Narwhal Tusks Reveal Effects of Climate Change and Mercury Levels in the Arctic
Changing climatic conditions have profoundly affected the Arctic, resulting in rising temperatures, loss of sea ice, and melting of the Greenland ice sheet. A recent study has discovered that Narwhal tusks reveal a great deal about the effects of climate change and mercury levels in the Arctic.
Published in the journal Current Biology, the study stated that climate change poses a grave threat to Narwhals in the Arctic. A group of scientists has been studying Narwhal tusks to help understand more about the impacts of changing climate. They found that the reduction in sea ice and increase of mercury in the water has had a big effect on narwhals.
This species of whale is sometimes referred to as the unicorns of the sea, owing to the long tusk sticking out from the head of male members. These tusks are significant, and function like the rings inside tree trunks. Each year narwhal tusks grow a new layer, and by studying these layers scientists can learn about where and what the whales have eaten, and about their environment.
The team examined the tusks of ten narwhals living in northwest Greenland to discover how dangers like climate change, melting sea ice, and increasing mercury levels have impacted the species. Narwhals can live for over 50 years, which offered an advantage for the scientists as they were able to study the effects of changing climate over this time.
Professor Rune Dietz, from Aarhus University in Denmark, who led the study, said,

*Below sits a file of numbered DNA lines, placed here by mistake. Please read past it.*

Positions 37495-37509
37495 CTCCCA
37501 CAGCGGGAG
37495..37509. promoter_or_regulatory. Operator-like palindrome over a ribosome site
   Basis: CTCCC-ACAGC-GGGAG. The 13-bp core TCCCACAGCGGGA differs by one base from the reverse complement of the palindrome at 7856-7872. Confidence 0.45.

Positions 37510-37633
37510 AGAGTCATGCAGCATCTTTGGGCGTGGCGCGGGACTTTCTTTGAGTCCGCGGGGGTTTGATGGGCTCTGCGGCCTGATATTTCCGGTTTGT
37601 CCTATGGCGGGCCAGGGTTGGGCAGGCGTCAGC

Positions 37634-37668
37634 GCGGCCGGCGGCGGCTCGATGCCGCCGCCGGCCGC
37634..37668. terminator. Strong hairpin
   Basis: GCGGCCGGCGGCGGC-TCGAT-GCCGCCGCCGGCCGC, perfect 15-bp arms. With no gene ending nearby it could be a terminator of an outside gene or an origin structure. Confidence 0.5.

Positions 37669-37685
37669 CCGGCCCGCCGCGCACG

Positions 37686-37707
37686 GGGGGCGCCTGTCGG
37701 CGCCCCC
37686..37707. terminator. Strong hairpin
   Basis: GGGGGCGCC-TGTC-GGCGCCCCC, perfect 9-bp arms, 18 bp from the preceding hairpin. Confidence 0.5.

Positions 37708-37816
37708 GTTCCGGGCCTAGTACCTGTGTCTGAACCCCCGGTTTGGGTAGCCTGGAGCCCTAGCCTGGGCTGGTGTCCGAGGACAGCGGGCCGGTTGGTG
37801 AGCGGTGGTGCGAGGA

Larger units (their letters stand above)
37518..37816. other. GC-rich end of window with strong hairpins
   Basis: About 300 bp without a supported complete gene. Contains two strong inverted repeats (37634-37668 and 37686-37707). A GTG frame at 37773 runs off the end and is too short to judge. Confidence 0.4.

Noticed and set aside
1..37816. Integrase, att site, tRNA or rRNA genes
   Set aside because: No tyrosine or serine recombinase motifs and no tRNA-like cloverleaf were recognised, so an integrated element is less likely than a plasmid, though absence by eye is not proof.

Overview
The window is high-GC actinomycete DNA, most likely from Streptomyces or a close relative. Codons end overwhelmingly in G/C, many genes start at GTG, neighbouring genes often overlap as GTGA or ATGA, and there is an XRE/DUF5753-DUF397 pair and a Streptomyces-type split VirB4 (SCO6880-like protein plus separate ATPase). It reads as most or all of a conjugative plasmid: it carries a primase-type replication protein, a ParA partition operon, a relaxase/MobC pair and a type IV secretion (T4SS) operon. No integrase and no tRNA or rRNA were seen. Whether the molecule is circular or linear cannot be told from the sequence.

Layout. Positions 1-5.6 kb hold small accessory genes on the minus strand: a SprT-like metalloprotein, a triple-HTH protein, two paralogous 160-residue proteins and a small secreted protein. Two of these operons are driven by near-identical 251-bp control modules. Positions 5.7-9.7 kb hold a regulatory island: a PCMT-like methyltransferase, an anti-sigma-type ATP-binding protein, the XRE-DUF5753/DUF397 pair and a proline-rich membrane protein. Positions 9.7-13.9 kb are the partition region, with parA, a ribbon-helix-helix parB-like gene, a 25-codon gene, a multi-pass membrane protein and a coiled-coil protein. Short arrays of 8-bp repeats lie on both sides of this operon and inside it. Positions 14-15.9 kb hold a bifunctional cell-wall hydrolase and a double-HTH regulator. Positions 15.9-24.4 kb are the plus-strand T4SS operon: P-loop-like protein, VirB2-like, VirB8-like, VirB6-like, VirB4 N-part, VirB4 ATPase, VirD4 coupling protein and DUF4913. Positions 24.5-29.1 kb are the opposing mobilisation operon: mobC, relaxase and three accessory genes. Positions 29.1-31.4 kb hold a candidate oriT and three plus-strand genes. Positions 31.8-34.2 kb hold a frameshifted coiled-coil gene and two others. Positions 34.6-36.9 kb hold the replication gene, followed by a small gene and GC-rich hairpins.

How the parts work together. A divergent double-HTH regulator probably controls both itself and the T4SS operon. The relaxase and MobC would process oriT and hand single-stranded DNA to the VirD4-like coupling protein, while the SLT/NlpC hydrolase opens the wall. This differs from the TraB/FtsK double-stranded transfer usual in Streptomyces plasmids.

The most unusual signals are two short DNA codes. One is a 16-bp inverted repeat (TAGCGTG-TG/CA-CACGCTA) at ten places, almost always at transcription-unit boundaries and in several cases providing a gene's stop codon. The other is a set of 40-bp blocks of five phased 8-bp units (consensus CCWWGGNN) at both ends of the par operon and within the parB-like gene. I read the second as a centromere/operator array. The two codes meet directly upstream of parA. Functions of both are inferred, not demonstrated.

It is unique that a single animal in this way can contribute with a 50-year, long-term series of data. It is often through long time series that we as researchers come to understand the development of biological communities, and such series of unbroken data are very rare. Here, the data is a mirror of the development in the Arctic.
It was discovered that prior to the 1990s, narwhals mostly ate Arctic fish like halibut and Arctic cod, which are found in abundance in the icy waters. However, between 1990 and 2000, the sea ice in Greenland started to decline and the narwhals began to eat fish that were from the open ocean instead, like capelin and polar cod. The shift in the species’ diet shows how animals were moving to new parts of the ocean.
Moreover, from 2000 onwards, the amount of mercury, which was found in the narwhal tusks, accelerated drastically. The scientists believe that this increase in mercury might have been triggered by high levels of fossil fuels being burnt in areas like Southeast Asia, and a warming climate, which has caused alterations to the sea ice levels and mercury cycle.
Dietz further added that the narwhal is most affected by climate change in the Arctic; and as they don’t get rid of mercury by forming hair and feathers like their counterparts, analyzing their tusks helped a lot in understanding more about the effects of the phenomenon on the species.